Prof. Stephen M Schwebel who, in 1967 was deputy legal advisor to the U.S. Department of State, wrote in the American Journal of International Law (1970) that “…modifications of the 1949 armistice lines among those States within former Palestinian territory are lawful (if not necessarily desirable), whether those modifications are… ‘insubstantial alterations required for mutual security’ or more substantial alterations — such as recognition of Israeli sovereignty over the whole of Jerusalem.” In a footnote, he wrote: “It should be added that the armistice agreements of 1949 expressly preserved the territorial claims of all parties and did not purport to establish definitive boundaries between them.”
We all want to see a peaceful and just resolution to the conflict between Israel and the Palestinians. It will only be achieved when we can look beyond “ingroups” and “outgroups” and see human beings with legitimate rights, needs, and aspirations.
Oh, and by the way, you might find it interesting to know that Henri Trajfel, the British social psychologist who pioneered social identity theory was born Mersz Mordche in 1919 in Poland. Facing restrictions placed on Jews seeking education, he left Poland to study chemistry at the Sorbonne. When World War II broke out, he volunteered to serve in the French army. Within a year, he was taken prisoner by the Germans and rode out the rest of the war in a series of POW camps. At the end of the war, Trajfel learned that his entire family and most of his friends in Poland had been murdered by the Nazis. He dedicated the remainder of his life to studying the psychology and interplay of bigotry and intergroup relations.
© Rabbi Amy Scheinerman
Rabbi Scheinerman is quite right in asserting that there is nothing intrinsically important or permanent about the Green Line — it is not divinely inspired, and it does not necessarily track the precise border between Israel and a future Palestinian state (though it seems obvious that the border will be “based on ’67 lines” — what else, exactly, would it be based on? Throwing darts?). The Green Line is mostly irrelevant save for one fact: on one side, all persons have equal democratic rights to vote for the sovereign that controls their territory, and on the other, they don’t (Israel remains the ultimate sovereign in Israel and the West Bank, though not Gaza). We might call this, oh, I don’t know, the difference between “democratic” and “nondemocratic” territory. Or if you prefer, the difference between where “[a]ll rights of citizenship apply to the ger (the resident alien) as much as to any Jew”, and where they don’t. Whether or not the Green Line has de jure force as an international border is entirely irrelevant to this critical point (indeed, if anything, it makes it more, not less, incumbent on Israel to respect the equal democratic rights of all the inhabitants, as if it’s not a temporary occupying power then it’s denying these rights to persons whose citizenship claims are, in all relevant respects, identical to those of a Jew born in Tel Aviv).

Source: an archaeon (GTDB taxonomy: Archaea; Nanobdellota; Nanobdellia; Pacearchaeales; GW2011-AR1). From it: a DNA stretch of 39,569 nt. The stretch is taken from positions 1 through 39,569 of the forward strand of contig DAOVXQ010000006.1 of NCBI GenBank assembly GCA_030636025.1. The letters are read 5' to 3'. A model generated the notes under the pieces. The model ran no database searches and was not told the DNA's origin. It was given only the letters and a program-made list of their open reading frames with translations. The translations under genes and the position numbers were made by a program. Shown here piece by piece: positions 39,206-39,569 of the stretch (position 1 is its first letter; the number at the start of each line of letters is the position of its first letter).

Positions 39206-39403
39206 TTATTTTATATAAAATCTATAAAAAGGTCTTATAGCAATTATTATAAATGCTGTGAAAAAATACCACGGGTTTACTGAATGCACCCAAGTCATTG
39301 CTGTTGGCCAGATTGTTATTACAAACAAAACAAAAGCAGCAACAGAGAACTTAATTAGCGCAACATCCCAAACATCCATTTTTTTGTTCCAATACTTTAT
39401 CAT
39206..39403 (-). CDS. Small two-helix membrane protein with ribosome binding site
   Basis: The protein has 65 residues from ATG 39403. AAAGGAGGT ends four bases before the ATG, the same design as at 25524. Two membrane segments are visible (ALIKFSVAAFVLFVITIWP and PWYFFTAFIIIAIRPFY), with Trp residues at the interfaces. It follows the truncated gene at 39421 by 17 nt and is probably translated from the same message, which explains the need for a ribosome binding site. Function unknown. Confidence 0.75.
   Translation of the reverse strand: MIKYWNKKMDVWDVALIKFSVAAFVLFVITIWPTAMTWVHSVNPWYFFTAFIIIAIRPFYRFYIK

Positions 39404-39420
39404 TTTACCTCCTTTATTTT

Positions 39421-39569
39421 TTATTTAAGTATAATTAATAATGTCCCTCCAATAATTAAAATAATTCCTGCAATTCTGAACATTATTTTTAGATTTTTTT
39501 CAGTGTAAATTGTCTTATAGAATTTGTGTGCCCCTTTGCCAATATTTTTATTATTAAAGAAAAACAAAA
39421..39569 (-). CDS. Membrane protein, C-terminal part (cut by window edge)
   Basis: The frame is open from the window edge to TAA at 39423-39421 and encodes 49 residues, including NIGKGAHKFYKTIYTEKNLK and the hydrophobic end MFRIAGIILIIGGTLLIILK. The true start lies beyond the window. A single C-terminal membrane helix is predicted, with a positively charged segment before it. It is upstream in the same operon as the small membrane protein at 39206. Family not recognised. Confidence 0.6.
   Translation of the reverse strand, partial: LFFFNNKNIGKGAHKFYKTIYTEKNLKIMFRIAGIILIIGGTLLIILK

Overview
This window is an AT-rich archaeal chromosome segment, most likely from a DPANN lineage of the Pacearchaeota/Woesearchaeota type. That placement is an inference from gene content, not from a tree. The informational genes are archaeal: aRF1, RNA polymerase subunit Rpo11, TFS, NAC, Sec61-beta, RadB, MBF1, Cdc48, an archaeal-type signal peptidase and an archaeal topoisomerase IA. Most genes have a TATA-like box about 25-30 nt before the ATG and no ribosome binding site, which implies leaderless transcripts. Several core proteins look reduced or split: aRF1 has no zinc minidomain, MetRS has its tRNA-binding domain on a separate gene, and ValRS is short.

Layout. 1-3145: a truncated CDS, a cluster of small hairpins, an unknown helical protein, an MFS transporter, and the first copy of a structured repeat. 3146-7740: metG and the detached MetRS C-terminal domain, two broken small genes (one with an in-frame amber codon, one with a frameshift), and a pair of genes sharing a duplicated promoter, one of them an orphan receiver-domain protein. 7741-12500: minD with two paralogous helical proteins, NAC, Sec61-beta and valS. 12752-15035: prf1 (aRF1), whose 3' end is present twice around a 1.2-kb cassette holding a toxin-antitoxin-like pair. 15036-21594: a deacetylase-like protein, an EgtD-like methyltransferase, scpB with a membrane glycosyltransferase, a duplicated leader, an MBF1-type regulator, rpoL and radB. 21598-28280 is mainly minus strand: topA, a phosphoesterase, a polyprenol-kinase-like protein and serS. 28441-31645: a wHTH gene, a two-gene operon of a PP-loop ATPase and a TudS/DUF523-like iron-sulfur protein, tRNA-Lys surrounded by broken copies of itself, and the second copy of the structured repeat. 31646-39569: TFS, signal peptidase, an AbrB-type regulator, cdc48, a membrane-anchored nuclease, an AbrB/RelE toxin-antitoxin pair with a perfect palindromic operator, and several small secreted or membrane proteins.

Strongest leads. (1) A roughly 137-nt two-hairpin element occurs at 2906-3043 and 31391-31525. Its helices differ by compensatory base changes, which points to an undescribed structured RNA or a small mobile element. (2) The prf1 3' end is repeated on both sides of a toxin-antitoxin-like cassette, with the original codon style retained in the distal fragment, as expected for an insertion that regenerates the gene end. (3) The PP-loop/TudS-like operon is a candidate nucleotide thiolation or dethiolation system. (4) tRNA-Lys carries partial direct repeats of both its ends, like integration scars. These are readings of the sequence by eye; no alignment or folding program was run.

That distinction matters. It’s not the only thing that matters, and the lack of its resolution does not lie wholly at the feet of Israel. But one does not have to support a boycott (I don’t) to be tired of putatively pro-Israel writers who seem to demand we wait for a Palestinian go-ahead before Israel acts to preserve its Jewish, democratic character. Palestinians are not interested in doing our work for us — as far as they’re concerned, they can just play the waiting game until they have a demographic majority and then demand voting rights. Bam, game over, thanks for playing. Unfair, maybe; but being Jewish isn’t about the world being fair to us.